Australia's David Warner won't give verbals to India's players.
Australia's David Warner won't give verbals to India's players. Rajanish Kakade

Warner to stay quiet in third Test

DAVID Warner may consider unleashing switch hits and reverse sweeps in Ranchi but there will be no verbal backlash against India in the third Test.

The mature vice-captain is happy to let Virat Kohli and his minions be the ones running their mouths off, with Warner admitting he'd be "upset" if Australia had behaved like India has this past week.

Warner was once fined by the ICC for accusing South Africa of ball tampering, yet Kohli has got off scot-free for tarnishing Australia as a team of cheats without providing any proof.

Indian nemesis Ravi Ashwin and Cheteshwar Pujara have also disrespected Warner by breaking the player code of what happens on the field stays on the field, after posting a sneering video of them trying to boast about their sledging of the opener.

Once upon a time Warner might have relished the chance to go back at India in the field with all guns blazing, but not anymore.

Warner is refusing to come down to India's level and will keep his powder dry, confident some semblance of peace will be restored in the third Test amid news a photo opportunity will be staged pre-Test where the two captains and coaches will shake hands.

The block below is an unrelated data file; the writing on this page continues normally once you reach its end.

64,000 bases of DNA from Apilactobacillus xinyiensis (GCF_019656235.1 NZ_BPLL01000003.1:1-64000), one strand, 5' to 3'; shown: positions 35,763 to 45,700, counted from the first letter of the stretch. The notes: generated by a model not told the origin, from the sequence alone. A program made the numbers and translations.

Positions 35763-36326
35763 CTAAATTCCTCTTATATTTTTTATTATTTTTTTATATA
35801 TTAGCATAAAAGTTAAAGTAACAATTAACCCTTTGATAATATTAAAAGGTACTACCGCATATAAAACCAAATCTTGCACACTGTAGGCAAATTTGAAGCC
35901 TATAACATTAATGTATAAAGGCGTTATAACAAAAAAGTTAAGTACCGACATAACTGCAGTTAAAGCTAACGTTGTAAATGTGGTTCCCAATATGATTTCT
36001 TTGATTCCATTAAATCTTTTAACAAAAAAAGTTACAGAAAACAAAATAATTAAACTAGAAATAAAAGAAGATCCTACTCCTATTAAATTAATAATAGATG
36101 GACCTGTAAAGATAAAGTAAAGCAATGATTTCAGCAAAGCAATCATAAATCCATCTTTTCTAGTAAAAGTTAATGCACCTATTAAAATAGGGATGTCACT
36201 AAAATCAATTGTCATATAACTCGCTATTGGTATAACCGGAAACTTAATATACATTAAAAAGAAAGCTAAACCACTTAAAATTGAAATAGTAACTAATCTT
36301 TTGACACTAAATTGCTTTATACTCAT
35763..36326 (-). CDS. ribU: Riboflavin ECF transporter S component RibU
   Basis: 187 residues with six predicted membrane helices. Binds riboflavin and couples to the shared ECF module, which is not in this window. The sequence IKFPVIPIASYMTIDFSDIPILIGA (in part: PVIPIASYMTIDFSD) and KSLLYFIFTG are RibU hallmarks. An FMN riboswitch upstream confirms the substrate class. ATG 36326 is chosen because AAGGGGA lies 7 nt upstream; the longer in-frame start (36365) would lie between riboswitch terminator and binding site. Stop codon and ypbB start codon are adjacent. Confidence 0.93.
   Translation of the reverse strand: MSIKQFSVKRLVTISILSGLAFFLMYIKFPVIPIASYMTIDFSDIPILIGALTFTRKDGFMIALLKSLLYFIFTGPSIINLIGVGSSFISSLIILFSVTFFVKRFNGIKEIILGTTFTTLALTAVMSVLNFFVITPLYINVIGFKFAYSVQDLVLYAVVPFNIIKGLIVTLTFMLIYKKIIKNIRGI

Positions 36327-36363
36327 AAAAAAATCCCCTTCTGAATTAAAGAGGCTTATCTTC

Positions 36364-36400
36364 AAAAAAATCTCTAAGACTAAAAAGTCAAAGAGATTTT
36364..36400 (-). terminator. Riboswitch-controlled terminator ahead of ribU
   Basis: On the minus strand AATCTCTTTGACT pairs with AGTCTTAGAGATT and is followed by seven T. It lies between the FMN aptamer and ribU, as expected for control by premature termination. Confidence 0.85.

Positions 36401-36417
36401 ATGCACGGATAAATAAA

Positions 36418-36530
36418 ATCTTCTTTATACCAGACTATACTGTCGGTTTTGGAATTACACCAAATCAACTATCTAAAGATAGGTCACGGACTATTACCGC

"I don't need to respond, not anymore," he said.

"I can only speak on behalf of our Australian cricket team and the way we approach the game and approach the off fields. I'd be pretty upset if one of our players or staff did that.

"But at the end of the day there's going to be a lot of niggles here and there around certain things and I think just a few people got out of hand.

"It's just a rule of the cricketing world you keep everything on the field (regarding Ashwin and Pujara video) ... but that's up to them. From our point of view, we'll never do that.

"I think everyone has reigned it back in again and we're looking forward to getting out to Ranchi and playing a great brand of cricket.

"At the end of the day we're professionals and you have to move on from that stuff. Hopefully both teams will come out and play with the spirit of cricket."

It's back to business as far as Warner is concerned as he battles hard to combat the challenge of India's master spinner Ashwin and try and blow the series open come Thursday.

Ashwin has now had Warner's number on nine occasions in Test cricket, but far from daunted, the superstar opener is devising a game plan he believes can turn strong starts into a breakout innings.

In the nets Warner has moved well, often facing the spinners at practice without pads on in order to fine-tune his footwork and avoid being hit at all costs.

Warner refused to rule out taking an unconventional approach to throwing Ashwin - who virtually bowls the entire day from one end - off his rhythm.

However, he says switch hitting in particular is fraught with danger in India and if one of the most extravagant shots in cricket was to come out, it would be done judiciously.

"The last Test I was contemplating that (switch hits), I tried to play a reverse sweep," Warner said.

"The only concern for me is the variable bounce - that's always the challenging thing.

"If you miss that and switch hit you can still be given out lbw, but if you reverse you can't.

"You have to be careful.

"I know in my mind if I play a shot (Ashwin) will change something. I know if he tries something I'm thinking in the back of my mind, how am I going to score?

"He's a fantastic bowler, he's got a lot of wickets in his backyard and I have to respond to that."